In some embodiments, the processor 324 of the case display module 310 may be omitted. Instead, data received from the wireless transceiver 322 can be provided directly from the wireless transceiver 322 to the display 326. Further, data provided from the input device 328 may be provided directly to the wireless transceiver 322 for transmission to the mobile device 302.

The power supply 332 in the case 300 can power the other components of the case 300, including the wireless transceiver 322, processor 324, display 326, and/or input device 328. The power supply 332 may include a battery or the like and/or optionally a solar panel that can be charged by the sun or other light source and may be located in proximity to the display 326 on the same panel of the case 100 or remote on a different panel of the case 100 or a stand-alone component. The power supply 332 may be connected to or placed in electrical communication with a connector 330, which can mate with the connector 318 in the mobile device 302 via a cable 319. The connector 318 is further in communication with the power supply 316 in the mobile device 302. In certain embodiments, the power supply 316 can charge the power supply 332 in the case 300 via the connectors 318, 330 and the cable 319. The cable 319 may be a universal serial bus (USB) cable or the like (see, e.g., FIG. 4) that can provide power between the mobile device 320 and the case 300. Further, in some embodiments, the connectors 318 and 330 are in communication with the processors 312 and 324 to provide data to and from the mobile device 302 and the case display module 310, as will be described in greater detail below.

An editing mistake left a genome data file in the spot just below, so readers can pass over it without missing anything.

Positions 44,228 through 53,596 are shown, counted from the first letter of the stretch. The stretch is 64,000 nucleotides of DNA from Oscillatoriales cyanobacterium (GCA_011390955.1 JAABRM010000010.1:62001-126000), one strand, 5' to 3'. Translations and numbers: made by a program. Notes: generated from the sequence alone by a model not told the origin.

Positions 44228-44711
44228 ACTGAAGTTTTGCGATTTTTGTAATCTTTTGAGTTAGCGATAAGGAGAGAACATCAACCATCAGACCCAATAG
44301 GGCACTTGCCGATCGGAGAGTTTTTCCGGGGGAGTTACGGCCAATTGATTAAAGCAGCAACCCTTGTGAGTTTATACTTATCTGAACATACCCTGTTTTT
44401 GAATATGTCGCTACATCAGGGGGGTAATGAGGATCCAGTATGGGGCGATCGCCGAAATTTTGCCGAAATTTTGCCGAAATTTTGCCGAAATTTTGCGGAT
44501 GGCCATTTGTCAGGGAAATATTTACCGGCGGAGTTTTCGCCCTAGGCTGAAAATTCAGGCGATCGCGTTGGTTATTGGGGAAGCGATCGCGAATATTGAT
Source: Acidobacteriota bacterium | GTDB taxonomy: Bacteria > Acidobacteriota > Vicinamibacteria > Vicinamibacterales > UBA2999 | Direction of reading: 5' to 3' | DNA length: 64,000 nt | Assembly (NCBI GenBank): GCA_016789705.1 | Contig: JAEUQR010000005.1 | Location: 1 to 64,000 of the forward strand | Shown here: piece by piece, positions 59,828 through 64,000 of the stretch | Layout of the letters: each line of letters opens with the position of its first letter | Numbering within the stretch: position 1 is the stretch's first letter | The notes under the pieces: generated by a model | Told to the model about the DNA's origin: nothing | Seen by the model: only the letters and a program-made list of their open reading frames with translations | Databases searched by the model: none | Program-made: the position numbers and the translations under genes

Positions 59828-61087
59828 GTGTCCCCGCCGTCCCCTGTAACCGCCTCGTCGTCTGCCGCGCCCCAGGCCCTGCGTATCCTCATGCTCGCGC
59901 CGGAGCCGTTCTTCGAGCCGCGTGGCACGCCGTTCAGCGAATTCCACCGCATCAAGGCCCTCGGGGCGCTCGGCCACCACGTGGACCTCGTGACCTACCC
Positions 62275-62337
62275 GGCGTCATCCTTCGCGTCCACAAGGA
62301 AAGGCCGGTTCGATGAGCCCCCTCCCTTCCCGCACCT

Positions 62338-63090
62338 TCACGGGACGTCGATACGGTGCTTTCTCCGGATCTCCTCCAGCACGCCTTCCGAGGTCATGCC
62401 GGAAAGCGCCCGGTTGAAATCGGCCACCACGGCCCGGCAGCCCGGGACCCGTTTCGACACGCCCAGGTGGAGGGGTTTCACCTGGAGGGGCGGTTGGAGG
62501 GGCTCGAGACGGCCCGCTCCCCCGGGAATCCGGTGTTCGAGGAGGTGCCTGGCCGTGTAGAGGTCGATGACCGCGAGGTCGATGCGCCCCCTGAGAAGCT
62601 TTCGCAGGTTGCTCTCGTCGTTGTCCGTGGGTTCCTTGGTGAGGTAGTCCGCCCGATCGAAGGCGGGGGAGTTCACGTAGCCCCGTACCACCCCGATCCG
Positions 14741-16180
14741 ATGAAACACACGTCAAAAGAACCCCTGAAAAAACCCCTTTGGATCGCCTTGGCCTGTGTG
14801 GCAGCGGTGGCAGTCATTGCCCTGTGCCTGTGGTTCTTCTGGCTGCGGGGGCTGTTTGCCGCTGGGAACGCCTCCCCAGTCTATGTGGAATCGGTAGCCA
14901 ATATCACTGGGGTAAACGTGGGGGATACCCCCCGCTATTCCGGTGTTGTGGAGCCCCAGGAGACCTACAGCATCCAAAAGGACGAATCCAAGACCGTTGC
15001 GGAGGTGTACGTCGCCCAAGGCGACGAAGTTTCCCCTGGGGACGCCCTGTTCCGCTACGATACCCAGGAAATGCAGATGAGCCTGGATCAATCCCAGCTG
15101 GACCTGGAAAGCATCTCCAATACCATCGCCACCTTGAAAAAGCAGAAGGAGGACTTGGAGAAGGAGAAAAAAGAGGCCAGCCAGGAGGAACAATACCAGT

Turning to FIG. 3B, another block diagram is shown that shows an embodiment of the mobile device 302 and the case display module 310. The case display module 310 is also in communication with a secondary mobile device 304 that is an example of the secondary mobile device 230 described above. The secondary mobile device 304 includes a display 342, a processor 344, and a wireless transceiver 346. The processor 344 may implement any of the programs or applications described above with respect to the processor 312. For instance, the processor 344 may include a sync app that can control syncing behavior with the case display module 310 (see also FIG. 5). The wireless transceiver 346 can send notifications or other data from the applications from the processor 344 to the wireless transceiver 322 in the case for display on the display 326. Likewise, input from the input device 328 may be wirelessly transmitted from the wireless transceiver 322 to the wireless transceiver 346 of the secondary mobile device 304. This input may be used to retrieve information, change settings, select options, or otherwise interact with the secondary mobile device 304 in the same or similar manner as may be done with the mobile device 302.